Do You Really Need a Rocket Scientist?

In a previous blog post, we initiated a discussion about whether there is a shortage of IT skills in South Africa. In a series of upcoming posts, we’ll expand on each of the points we made to further the discussion. As specialist recruiters in the IT industry, we often come across what we call the rocket scientist mentality, as it relates to the expectations that some companies have of the candidates they want to hire. In other words, it’s the mentality that only hiring a candidate with the highest possible qualifications, will do, even when this is not the case.

In our experience, this expectation leaves many candidates with impressive credentials feeling frustrated because the rocket scientist job they took wasn’t everything it was advertised to be. This can be frustrating all round as it results in the rocket scientist don’t end up doing the challenging work they are supposed to be doing, and disappointingly, means that they end up doing lower level work instead which result in a resignation. So what is really the problem behind this, and the solution, and is there really a skills shortage to the extent it’s being communicated?

The Problem

  • If you’re setting up a candidate for disappointment by overpromising and under delivering, it’s going to be difficult to secure and retain the right people in the long term.
  • If there is truly a skills shortage, chasing highly qualified/experienced people doing less complex work will just accentuate the myth of a shortage.
  • Rocket scientists, unicorns and ninjas cost a lot more per head than just competent developers. They are also significantly harder to find and attract. This has and will always be the case.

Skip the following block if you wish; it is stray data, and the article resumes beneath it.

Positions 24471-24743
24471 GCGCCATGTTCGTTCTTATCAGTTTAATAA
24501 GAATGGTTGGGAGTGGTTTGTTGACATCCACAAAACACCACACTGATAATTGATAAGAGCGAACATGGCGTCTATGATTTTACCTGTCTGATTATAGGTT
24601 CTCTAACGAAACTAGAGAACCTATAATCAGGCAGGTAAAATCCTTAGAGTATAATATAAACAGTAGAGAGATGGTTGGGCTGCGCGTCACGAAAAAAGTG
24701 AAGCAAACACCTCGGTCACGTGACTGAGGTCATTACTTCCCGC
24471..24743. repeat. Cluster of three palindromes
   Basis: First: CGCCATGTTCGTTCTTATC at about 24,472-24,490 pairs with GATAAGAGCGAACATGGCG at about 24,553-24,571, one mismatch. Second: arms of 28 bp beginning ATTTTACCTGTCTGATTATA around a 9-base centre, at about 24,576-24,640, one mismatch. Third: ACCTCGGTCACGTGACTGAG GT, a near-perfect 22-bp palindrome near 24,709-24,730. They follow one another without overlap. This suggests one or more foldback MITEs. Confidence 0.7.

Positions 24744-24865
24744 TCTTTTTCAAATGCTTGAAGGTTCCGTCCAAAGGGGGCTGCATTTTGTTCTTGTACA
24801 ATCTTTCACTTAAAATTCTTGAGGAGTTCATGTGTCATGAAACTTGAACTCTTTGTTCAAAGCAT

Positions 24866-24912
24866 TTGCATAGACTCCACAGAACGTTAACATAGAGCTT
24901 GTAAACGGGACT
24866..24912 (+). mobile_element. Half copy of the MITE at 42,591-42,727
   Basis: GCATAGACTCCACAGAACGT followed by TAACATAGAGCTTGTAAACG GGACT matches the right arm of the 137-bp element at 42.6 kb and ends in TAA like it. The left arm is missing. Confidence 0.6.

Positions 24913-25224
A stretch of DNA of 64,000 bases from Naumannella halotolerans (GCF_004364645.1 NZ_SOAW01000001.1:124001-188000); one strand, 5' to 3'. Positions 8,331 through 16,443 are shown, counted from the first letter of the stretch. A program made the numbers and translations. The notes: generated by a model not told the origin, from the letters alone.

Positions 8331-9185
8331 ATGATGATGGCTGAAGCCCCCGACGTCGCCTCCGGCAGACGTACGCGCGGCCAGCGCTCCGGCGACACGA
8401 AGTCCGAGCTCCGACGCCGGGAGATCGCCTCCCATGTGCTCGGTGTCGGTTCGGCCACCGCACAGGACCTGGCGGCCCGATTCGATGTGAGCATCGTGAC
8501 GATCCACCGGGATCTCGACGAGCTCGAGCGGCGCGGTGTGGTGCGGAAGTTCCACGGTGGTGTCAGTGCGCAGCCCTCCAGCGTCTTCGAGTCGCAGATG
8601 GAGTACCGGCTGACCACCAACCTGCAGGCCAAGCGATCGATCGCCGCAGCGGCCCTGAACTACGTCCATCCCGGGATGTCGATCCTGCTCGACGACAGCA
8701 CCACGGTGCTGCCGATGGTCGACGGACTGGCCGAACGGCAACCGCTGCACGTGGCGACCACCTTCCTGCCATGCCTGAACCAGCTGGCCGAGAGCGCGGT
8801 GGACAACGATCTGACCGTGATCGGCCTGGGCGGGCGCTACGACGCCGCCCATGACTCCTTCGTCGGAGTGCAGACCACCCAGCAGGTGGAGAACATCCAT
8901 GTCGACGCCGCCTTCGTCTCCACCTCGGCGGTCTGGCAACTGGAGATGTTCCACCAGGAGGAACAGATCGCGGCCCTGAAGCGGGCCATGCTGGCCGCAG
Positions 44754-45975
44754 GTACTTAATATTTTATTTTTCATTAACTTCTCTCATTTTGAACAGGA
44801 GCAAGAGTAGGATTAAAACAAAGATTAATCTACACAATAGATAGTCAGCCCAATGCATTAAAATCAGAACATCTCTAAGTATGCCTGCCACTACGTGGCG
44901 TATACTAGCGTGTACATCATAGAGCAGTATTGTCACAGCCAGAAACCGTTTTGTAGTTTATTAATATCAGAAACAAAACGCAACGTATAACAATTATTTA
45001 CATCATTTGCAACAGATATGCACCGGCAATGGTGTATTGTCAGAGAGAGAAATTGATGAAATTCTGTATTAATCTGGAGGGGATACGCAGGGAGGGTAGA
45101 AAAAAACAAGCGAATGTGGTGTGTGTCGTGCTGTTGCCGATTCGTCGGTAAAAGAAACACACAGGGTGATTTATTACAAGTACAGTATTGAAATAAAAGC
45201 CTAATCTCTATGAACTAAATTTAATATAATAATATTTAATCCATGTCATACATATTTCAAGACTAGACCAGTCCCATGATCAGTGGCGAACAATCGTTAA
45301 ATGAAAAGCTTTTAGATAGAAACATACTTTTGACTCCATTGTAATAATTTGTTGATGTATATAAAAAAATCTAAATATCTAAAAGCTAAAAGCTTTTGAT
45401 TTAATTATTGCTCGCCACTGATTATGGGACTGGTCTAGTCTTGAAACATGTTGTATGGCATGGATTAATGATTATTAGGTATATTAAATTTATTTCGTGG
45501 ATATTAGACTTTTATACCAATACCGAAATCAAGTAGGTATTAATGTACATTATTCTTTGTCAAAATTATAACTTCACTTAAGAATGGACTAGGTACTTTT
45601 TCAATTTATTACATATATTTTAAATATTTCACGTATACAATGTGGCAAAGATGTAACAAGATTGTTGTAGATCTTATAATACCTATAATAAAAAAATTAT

In addition, the issues associated with finding the rocket scientist are: justifying salary expectation, losing numerous rockets scientists due to under offering and when you eventually hire the rocket scientist you lose him anyway as he simply isn’t challenged in your environment!

Our Solution

  • Analyse your need thoroughly. Understand your build needs, budget and team culture.
  • It’s important to have a clear understanding of what is needed vs what is wanted. As an employer, we suggest creating a variables spec giving you a clear picture of your wish list vs your needs list. Don’t get lost in looking for a rocket scientist when you are building Toyotas.
  • Try to enable yourself to look at variables. The stronger Developer may lack specific tech but be able to learn them quickly or perhaps is already using them at home. The weaker Developer may have the tech experience already but be limited in terms of future proofing.
  • Can you afford to make an investment hire (a younger Dev who you can groom) or do you have the budget to go after a veteran who can hit the ground running?

What are your thoughts on the rocket scientist mentality? Is this something you’ve also come across in the IT industry? Share your thoughts in the comments below!

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